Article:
Nov 19, 2020.
We live in a transitory period in human history. Since the birth of the Industrial Revolution, nuclear families and individuals have branched out to ‘make their own way’. That was a significant departure from the agrarian ideal where multi-generational families worked their farms together throughout the span of their lives. That was a day of roots; this is a day of isolation. In point of fact, these past one-hundred years in Western Culture is the first time in human history where family disconnectedness is considered normal. Hmmm.
#JesusStories: I love how the Gospel of Matthew begins. Never-mind the fact that Matthew was trained to establish a person’s family-line for tax-collection purposes, these opening verses provide a rich understanding that Jesus came from someone – many someone’s. Abraham begot Isaac, Isaac begot Jacob…. Boaz…. Solomon… Josiah… Zerubbabel… and so on for twenty-eight generations. Jesus not only had a heavenly heritage, he also had deep roots upon this earth; he had a thick and rich human heritage. God made numerous promises to Jesus’ ancestors: they experienced miracles, they made difficult choices of faith during difficult seasons of temptations, and they both failed and persevered. Altogether, these family stories created a certain seedbed for Jesus to be planted into. Jesus might have been sent for the World, but he was born into a particular family line. And that means something.
What it means for us, is that when we are born again, we are born into the same family Jesus had, and in an instant we have a rich earthly legacy. To be honest, we are too quick to assume that we have been born into the family of God, when in fact we were also born into a particular earthly family-line. The Jews are not the only ones with Abraham, Isaac, and Jacob in their pedigree – we have been adopted into that same blessed family too. The promises God made to Abraham, the blessings God poured upon Isaac, and the dreams God showered upon Jacob are all flowing down the family heritage right into our lives too. And that is only highlighting three of our earthly fathers; there are many more on whom God cascaded His favor. Jesus worked hard at introducing himself as the ‘son of man’ for a reason; he wanted us to be connected to the long God-story right here on earth, not just the God-story occurring in Heaven. Something wonderful happens in our faith and leadership when we not only embrace him as ‘son of God’ but also embrace him as ‘son of man’. We start receiving the life-flow from his earthly roots, and we start expecting those big OT stories to start showing up in our lives. After all, parting seas, divine dreams in deserts, and being surrounded by chariots of fire are just the kinds of things that happen to our family. Those are our roots! Those are your roots!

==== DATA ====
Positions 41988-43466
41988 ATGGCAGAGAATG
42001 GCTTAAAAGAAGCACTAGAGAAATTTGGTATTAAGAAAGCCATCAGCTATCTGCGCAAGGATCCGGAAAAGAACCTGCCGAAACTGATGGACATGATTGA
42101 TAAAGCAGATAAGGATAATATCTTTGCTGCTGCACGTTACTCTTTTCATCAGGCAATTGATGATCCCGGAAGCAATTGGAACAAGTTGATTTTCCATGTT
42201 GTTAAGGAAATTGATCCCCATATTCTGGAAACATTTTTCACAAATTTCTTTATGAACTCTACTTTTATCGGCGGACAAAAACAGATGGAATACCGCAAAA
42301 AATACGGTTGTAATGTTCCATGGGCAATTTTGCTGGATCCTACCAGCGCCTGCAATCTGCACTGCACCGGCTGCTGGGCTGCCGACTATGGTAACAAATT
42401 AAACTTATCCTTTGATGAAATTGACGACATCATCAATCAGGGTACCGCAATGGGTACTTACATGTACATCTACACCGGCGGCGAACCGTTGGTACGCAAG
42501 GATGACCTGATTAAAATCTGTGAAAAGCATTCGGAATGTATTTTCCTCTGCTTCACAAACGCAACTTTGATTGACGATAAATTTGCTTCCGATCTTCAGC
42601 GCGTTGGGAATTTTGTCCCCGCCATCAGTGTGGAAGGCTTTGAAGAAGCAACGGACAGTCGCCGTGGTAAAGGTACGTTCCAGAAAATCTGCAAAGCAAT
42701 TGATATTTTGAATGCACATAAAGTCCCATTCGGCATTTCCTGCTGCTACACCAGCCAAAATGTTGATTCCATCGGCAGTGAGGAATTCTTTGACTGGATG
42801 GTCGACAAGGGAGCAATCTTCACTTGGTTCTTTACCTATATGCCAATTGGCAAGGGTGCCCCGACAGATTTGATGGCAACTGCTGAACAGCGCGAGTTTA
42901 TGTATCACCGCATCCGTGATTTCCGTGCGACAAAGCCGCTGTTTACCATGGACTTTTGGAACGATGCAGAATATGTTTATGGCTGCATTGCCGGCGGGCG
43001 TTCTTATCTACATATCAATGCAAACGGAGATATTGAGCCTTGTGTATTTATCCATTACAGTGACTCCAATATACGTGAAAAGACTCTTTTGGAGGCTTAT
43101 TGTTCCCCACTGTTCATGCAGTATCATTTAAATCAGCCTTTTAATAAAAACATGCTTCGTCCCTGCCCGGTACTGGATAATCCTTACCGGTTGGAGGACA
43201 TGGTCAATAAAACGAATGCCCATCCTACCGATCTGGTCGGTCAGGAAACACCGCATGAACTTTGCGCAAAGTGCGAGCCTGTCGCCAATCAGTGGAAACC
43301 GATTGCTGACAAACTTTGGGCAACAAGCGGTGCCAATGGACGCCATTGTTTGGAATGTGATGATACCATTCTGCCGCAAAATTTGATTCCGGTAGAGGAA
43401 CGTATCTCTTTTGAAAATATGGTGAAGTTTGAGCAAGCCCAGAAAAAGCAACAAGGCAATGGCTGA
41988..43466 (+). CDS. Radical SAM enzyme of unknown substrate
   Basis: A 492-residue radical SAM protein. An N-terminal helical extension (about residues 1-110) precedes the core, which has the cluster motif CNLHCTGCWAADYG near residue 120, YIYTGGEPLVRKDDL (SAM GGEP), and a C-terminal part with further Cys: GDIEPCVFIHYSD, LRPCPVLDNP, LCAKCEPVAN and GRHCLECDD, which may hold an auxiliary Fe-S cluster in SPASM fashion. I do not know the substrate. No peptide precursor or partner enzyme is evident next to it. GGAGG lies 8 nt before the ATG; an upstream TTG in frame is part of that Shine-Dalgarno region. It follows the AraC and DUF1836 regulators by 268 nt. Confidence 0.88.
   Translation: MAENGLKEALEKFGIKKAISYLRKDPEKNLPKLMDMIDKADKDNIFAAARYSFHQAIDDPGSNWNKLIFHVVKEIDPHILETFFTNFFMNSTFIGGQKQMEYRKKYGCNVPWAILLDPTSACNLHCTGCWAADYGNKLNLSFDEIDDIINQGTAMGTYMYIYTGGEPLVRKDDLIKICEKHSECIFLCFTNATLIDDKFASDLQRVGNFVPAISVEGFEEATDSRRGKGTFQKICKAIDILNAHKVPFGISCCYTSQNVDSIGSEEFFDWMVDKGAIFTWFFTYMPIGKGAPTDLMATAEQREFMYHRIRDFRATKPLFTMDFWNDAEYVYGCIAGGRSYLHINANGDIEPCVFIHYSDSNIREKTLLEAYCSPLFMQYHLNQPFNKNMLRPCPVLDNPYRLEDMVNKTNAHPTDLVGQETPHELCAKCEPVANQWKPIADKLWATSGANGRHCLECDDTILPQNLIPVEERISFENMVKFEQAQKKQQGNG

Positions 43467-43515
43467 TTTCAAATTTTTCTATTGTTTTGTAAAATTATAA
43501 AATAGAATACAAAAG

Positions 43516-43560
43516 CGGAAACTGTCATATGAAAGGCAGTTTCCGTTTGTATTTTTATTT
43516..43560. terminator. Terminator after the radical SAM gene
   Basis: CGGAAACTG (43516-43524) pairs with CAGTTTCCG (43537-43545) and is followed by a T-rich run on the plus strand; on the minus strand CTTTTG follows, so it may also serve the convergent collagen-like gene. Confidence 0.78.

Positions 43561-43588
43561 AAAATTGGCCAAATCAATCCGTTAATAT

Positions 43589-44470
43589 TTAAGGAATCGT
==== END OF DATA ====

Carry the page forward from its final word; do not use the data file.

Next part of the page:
- Augustine initially believed that charismatic gifts had died out in the church. But he changed his mind after keeping records in Hippo for two years: “I realized how many miracles were occurring in our own day; already we have nearly 70 attested miracles.” -Augustine (Full quote via Michael Green).
- “In Israel, in order to be a realist you must believe in miracles. Anyone who does not believe in miracles is not a realist.” -David Ben-Gurion (Israel’s Prime Minister 1955-1963)
#PracticalStuff: Huddles matter! If you have been sent to open a Jesus Table, then the Lord will surely call forth a core team to help you shepherd that new congregation. We have found nothing that keeps a core team of shepherds pulling together any better than weekly huddles. There, you can keep hearts inspired by praying together, keep leadership developing by doing book read-throughs, and keep table-side skills growing by discussing weekly experiences. Jesus will give you the team, but you have a role in developing that team. Huddles Matter!
Blessings & Boldness,
Dr. Verlon and Melodee Fosner have led a multi-site Assemblies of God Dinner Church in Seattle, Washington since 1999 (www.CommunityDinners.com). In this decade when more churches in the U.S. are declining than thriving, and when ninety-six churches a week are closing, Verlon and Melodee sensed that a different way of doing church was needed for their 97-year old Seattle congregation. It soon became obvious that they were not the only ones in need of a different path. They joined the FX team in 2016 and founded the Dinner Church Collective. And then in 2019 founded the Dinner Church School of Leadership. There is a lot to be gained when church leaders begin to see open doors in the American landscape that they had previously overlooked. Therein lies the journey for those who will forge a new future for the American Church.